2. Breach of Warranty Claims

The defendants had a strong statute of imitations argument, because the clock on warranty claims usually starts at the time delivery, which was in 2010, more than seven years before the complaint was filed.  New York’s statute of limitations for warranty claims is four years.  The plaintiff trued to dodge the statute of limitations by arguing that the warranty explicitly extended to future performance, and that existed here because the defendants had stated that the IVC filters were safe and effective for permanent implantation.  But the complaint did not explain how the plaintiff’s particular IVC filter had fallen short.  Again, the mere tilting of the IVC filter, even with a risk of future harm, did not equate to a cognizable injury,  New York courts (like most courts on planet Earth) have acknowledged a policy of protecting court dockets from “being clogged with frivolous and unfounded claims.”  Warranty claims often seem like add-ons in product liability cases, and here they were frail add-ons to already frail claims.

3. Fraud Based Claims

Fed. R. Civ. P. 9(b) requires that fraud claims be pleaded with specificity, and the Perez complaint did not come close to meeting this standard.  Again, the plaintiff leaned on the defendants’ representations that the IVC filters were safe and effective for their intended and reasonably foreseeable use.  But the plaintiff never explained why those statements are fraudulent. After all, the the complaint admitted that IVC filters can be used to reduce the risk of PE and DVT, and it nowhere alleges that the plaintiff’s filter performed in a manner different from how the defendants describe.  Whatever the complications and injuries that the defendants failed to warn the plaintiff about, the complaint did not specifically describe them, and could not allege that the plaintiff had sustained any such complications and injuries.  Moreover, the complaint lacked any facts showing that the alleged omissions were made with an intent to deceive.  The plaintiff simply had not made out a case for fraud.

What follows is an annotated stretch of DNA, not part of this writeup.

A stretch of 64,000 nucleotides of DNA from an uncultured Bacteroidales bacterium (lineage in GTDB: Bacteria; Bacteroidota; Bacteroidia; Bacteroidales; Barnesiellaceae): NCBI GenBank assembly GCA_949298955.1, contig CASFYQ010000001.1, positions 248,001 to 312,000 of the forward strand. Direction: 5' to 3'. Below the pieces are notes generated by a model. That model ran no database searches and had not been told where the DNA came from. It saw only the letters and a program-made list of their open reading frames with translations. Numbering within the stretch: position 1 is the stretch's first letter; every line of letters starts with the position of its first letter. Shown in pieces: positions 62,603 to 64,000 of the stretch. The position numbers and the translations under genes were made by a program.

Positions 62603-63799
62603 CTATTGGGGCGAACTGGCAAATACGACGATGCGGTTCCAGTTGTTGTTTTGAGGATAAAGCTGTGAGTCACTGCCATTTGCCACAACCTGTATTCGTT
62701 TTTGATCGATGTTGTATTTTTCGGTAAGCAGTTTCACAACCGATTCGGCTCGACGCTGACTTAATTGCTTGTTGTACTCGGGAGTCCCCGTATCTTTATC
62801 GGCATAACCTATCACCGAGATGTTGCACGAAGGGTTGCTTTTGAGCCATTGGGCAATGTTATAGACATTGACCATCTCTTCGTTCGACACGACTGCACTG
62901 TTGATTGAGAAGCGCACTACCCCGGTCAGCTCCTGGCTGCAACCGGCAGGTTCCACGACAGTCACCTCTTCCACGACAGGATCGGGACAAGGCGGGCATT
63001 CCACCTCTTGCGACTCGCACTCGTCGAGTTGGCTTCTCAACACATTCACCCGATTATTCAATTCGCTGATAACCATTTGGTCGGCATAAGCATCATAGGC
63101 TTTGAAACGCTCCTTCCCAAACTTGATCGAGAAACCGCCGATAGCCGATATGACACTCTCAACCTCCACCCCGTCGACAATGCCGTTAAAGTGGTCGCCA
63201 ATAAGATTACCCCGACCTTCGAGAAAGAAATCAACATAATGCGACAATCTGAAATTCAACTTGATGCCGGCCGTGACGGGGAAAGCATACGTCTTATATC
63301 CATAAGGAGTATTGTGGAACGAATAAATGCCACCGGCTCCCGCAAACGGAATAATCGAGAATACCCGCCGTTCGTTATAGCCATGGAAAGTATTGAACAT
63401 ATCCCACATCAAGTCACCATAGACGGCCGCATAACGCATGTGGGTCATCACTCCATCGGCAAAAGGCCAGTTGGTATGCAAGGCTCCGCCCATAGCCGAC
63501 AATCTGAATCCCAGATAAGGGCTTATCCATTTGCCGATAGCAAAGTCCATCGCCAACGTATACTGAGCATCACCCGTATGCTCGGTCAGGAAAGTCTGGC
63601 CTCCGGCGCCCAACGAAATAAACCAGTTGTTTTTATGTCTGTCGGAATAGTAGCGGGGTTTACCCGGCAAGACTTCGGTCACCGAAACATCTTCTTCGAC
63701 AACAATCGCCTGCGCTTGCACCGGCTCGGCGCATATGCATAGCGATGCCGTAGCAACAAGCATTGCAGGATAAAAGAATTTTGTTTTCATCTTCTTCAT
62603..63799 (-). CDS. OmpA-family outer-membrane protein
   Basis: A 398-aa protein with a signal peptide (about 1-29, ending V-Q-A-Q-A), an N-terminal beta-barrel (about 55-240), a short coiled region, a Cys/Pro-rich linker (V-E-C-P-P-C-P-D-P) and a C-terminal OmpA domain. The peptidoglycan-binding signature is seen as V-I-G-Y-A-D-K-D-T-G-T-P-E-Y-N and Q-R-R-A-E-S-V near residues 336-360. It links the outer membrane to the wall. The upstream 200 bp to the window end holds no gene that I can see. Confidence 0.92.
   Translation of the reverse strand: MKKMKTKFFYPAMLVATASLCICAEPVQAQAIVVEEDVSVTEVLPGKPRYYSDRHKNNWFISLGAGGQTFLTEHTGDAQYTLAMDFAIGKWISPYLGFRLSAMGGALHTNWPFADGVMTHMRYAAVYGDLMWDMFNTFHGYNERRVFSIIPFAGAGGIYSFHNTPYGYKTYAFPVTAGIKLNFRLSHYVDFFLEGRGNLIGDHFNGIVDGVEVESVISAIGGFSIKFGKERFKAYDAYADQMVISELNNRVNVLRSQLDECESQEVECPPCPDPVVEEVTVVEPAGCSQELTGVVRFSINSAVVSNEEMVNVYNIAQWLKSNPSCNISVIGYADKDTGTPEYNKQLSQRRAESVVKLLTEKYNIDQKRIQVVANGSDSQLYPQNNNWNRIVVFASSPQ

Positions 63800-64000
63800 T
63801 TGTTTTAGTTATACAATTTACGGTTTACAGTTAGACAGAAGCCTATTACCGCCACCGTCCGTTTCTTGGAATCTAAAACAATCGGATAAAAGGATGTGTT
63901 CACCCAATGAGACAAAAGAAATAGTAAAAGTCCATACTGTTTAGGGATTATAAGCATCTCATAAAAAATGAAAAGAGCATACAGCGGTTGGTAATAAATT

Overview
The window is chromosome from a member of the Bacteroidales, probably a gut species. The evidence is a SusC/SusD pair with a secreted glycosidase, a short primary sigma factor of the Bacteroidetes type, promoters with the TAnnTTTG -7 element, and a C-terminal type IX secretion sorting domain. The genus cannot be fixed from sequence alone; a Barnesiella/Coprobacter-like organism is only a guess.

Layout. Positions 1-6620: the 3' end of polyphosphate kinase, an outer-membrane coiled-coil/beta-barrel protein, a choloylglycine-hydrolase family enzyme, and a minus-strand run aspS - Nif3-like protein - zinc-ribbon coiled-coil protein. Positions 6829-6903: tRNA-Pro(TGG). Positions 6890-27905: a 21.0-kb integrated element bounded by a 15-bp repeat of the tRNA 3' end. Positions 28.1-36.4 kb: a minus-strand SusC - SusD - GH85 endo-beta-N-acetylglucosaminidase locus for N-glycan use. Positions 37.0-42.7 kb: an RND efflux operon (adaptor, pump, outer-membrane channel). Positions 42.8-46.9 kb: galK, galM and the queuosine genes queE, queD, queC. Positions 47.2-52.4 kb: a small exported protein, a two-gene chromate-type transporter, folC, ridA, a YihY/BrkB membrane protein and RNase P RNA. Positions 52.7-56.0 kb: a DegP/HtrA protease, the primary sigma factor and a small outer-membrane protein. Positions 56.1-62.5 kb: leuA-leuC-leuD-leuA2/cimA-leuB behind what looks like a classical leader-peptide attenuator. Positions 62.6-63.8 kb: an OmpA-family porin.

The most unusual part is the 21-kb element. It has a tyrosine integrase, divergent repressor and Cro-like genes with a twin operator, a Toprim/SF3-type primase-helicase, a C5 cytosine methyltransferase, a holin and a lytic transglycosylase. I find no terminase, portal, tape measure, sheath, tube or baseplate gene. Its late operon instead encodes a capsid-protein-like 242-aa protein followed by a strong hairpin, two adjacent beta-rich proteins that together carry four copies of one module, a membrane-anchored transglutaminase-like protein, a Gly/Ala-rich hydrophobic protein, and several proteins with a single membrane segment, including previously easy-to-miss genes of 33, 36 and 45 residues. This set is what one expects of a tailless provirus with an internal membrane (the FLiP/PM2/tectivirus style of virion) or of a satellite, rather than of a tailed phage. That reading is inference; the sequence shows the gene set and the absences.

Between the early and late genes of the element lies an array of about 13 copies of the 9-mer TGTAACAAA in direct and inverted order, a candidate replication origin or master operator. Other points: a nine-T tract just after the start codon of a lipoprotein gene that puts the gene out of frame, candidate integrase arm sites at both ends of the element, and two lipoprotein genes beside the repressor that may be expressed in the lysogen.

4. New York General Business Law Claim

The complaint’s final count alleged that the defendants engaged in consumer fraud in violation of New York General Business Law Sections 349 and 350<http://www.westlaw.com/Link/Document/FullText?findType=L&pubNum=1000081&cite=NYGBS350&originatingDoc=Ib48241005e2b11e89868e3d0ed3e7ebe&refType=LQ&originationContext=document&vr=3.0&rs=cblt1.0&transitionType=DocumentItem&contextData=(sc.FindAndPrintPortal)>. Section 349 prohibits “[d]eceptive acts or practices in the conduct of any business, trade or commerce or in the furnishing of any service in this state.” Section 350 prohibits “[f]alse advertising.”  As with the plaintiff’s breach of warranty and fraud based claims, the New York Business Law claims failed to show what materially misleading representations the defendants made. That there are side effects associated with IVC filters that are implanted long-term, does not mean that the plaintiff’s IVC filter “had not been effective for implantation into the IVC to prevent PE and DVT for which it was designed or that it is not safer than the alternative.”